Hey everybody, This is Ori from Astral Web, and I'm going to introduce to you a little more detail into management of customers in Shopify backend, with defaults, what you can do. So I've made a video or a few videos about general Shopify. I've kind of introduced them a little bit, but I want to go a little bit more detail to explain how you use it, mainly from customer service, but just as a management of customer. okay, So, first of all, what you want to do, go to the backend, click on Customers and you can see your customer grid, your customer you know list one by one, though, and all of your customers are here. You can see basic information, the customer name, any notes about them, amount of orders, the money spent over the lifetime, and you can also use your customer groups to filter. So what are customer groups? These are built-in customer groups that are set, But, in addition, what you can do is you can use the search box and the filters to make your own, and this I find extremely powerful for customer service and especially for marketing right. So, for example, if I want to send certain emails to customers that are very loyal- they've spent, you know, over thousands of dollars, I can make that. So, for example, I would go here, click on More filters, Amount spent and I would say, for example, over $1,000. I click on Done, now I can see all of mine. Now I don't have, because this is a demo site, but let's give you a better example here. So let's say I wanted to do, for example, all the customers that accept email newsletters. okay, So I'm going to click. that's how I did this. So now I can go here and I can click on Save filters and I can call them subscribers. And now that I did this, I can create many, many different types of groups And you can use them for just easy navigation and especially, apps can use these things to really enhance the functionality, or custom coding, if you want to do So. we've done very, very cool things with customer groups. You can make things like restricted areas on the website only for customer groups, like only special groups and customers can see things. you can make special promotions, different abandoned carts, a ton, a ton of things, mostly with external apps and coding, but it's really, really a powerful thing and I can't stress enough about this specific thing. right, Make a ton of groups, figure out what your business needs, how you want to work with your clients, with your customers, and then go and make these things. So this is a really powerful thing, right? So you have a few more filters here: tags and account status and of course you can search for names, right, Okay? So in addition to that, what you can do is you can actually add customers yourself. So typically, customers come to the website, they just register themselves. they do it. Sometimes you want to add customers. For example, someone has trouble adding their account. they might call you for customer service and say, "Hey, I want to, you know, register account for me" or other. So you just fill it up, right? So Janes, let's just call it Jane and then M, then Jane M. just do that and you can fill up all that basic information: the phone number, you know address. do they want to join the email newsletters? Let's say yes, All the address information. do you want to collect tax from them? And then these things are notes and tags are internal for the business, So customers don't see the notes about them. So if they were calling customer service all the time and annoying us, you might say: you know they like to tok a lot on the phone. Be careful, right For your customer service Or whatever it might be. They're very loyal and super nice, hey, and they're always very pleasant, right? So when they click, now I have my customer here. okay, This is my customer information. okay, So let's show you a few things. So, in addition to that, you can actually search for customers, right? So let's say, I want to search for a customer and I can actually view my customer information. So this is a walkthrough of what the customer detail page looks like. Now, first of all, you can disable their account. right, If there's some issue you can disable. they can't log in, they can't use the account anymore. You can reset the account for them. So what you can do is, if they are not able to go back and log in, you can reset their password. But because of security measures, you, as a business owner and customer service and marketing etc. you're not allowed to see their information, right? So what you do is, when you click on this, the customer will actually get an email. okay, So this account, this email that I have right now, is both my business account and my customer, just for example, just for this right. And so when the customer resets, they'll get an email and they can click here. they can reset the password by themselves. Okay, What else can you see? You can see their basic information when they started to be a customer, where they're from. you can make your own internal notes that only you, as the business, can see, and you can see their last orders, the total spent and their average order value. okay, These are all things that you can use for marketing purposes. okay, Now you can also click here to see the last order. Here you can quickly see the actual orders they placed and if they have more than one, you can actually go and view them one by one, especially good for customer service refunds, things like that. And one of my favorite things are the timeline. So when you tok to a customer and you want to know more about them or they're asking questions, you can actually see everything about them. So if they say, "Hey, I had an issue with an order, I didn't get the email" you can prove that they got their email, or they registered on a certain date or they refunded. you can see the whole order history. Now, if it's very long, you can go back and back and back and back, okay, So, in addition, you can leave your own comments. For example, you know, customer called and say I helped them, helped customer, fixed their problem, for example. right, I didn't have any refunds, anything. I can attach things, I can add some more information and I click on Post. Now this is going to go on the timeline. Okay, So right here it's in the timeline. and which admin that logged in? There's a note: which customer service, which user logged in and did that stuff? In this case my name is just called the admin, but it could be, you know, whatever customer service or other. Okay, In addition, you can edit for the customer their information, their general information, their name, email and phone, and do they accept newsletters. You can actually manage their addresses. You can either add a new one right here or you can actually edit their existing one. or if you can have multiple addresses, let me give you an example. so, Jane M, and let's just say Main Street, let's just say, for example: okay, If I save this, now I have two addresses. okay, So let's see: Oops, I think I clicked the Manage, So let me do this. Jane M, let me add a new one and let's just say this is the address I'm going to click here. Okay, So now I can click Manage and I can see multiple addresses And I can actually go and change and make them defaults right. So I can. this is the current default one. I can help them change, for example, to this one and you see it changed Okay. In addition, I can make sure I can have a customer that does not need to pay for tax. okay, And the most important are tag right. Another thing that's important is tags. This is a way for you to organize, label them right Here. this is a customer note, which you can only have one and this is a general note about the customer, But tags can help organize them in many, many different ways. You can have one customer have multiple tags. you can really use it for marketing. So, for example, for tags.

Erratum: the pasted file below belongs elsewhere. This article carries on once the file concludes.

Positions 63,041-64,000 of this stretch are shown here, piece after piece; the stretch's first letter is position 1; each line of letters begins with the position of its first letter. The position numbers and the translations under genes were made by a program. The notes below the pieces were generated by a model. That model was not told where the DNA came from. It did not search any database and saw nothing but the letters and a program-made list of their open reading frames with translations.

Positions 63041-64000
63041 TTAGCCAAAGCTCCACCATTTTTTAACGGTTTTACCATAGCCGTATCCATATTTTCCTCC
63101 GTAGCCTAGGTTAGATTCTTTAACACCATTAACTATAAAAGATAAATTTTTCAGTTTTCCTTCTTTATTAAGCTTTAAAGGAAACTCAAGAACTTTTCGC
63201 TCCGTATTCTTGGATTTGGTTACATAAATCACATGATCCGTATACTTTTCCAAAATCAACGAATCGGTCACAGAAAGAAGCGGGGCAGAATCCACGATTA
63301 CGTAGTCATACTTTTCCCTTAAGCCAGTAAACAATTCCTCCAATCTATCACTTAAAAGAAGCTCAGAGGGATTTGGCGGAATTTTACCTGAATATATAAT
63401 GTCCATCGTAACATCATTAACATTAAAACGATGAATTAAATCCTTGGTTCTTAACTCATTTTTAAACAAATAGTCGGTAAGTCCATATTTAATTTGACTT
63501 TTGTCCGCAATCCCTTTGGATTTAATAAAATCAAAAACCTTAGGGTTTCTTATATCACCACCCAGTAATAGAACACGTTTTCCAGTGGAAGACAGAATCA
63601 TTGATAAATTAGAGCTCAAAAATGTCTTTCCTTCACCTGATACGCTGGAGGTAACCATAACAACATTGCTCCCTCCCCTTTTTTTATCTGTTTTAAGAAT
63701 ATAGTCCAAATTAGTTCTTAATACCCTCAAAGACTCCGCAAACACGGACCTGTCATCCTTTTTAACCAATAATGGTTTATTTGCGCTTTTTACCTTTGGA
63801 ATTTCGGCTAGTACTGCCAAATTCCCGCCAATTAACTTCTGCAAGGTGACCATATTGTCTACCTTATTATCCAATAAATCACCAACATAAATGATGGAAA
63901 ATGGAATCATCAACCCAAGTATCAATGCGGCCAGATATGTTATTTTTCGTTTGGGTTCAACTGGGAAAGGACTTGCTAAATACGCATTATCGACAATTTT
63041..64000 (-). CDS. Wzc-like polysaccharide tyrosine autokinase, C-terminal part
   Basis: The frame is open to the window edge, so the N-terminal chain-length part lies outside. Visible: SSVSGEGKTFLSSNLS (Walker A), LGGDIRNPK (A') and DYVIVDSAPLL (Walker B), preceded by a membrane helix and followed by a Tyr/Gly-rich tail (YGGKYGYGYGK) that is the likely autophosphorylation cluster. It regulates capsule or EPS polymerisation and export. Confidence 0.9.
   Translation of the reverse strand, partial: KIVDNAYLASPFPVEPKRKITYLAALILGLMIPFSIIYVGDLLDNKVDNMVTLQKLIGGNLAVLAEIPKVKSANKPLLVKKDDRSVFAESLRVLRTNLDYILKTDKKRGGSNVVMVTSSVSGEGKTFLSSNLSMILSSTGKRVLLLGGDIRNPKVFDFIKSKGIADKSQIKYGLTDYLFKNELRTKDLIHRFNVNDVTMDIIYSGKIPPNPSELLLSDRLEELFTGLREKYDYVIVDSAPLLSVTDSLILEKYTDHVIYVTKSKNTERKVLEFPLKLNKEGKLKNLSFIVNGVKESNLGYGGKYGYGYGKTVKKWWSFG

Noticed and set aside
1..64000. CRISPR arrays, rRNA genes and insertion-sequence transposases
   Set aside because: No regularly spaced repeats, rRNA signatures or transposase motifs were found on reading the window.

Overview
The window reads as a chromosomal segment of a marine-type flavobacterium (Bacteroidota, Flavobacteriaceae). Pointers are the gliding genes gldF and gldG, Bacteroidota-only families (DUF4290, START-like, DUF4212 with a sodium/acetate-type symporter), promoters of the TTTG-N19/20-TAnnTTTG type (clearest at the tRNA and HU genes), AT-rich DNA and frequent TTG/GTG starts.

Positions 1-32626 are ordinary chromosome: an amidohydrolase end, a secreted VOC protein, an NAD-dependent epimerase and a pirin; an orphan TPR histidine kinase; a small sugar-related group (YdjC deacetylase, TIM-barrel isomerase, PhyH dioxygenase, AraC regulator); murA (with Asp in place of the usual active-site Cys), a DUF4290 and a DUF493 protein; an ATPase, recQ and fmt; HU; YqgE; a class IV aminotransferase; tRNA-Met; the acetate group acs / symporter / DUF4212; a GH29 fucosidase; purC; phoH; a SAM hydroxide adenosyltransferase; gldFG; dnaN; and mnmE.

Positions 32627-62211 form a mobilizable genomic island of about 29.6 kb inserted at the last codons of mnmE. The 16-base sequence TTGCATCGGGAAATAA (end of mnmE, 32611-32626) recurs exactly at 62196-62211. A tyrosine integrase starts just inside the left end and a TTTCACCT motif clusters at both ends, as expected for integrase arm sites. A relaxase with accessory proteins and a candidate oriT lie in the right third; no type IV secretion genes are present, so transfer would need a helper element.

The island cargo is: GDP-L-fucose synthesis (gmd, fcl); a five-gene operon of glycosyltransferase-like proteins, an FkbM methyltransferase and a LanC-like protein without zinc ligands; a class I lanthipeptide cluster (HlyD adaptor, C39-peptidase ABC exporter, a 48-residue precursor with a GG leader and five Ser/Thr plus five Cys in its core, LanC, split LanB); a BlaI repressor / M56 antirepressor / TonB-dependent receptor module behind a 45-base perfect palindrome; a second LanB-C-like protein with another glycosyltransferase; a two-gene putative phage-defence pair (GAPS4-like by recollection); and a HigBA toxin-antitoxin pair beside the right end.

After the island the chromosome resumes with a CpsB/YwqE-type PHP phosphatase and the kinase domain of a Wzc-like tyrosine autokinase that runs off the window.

The 12 Best Shopify Store Examples To Inspire Entrepreneurs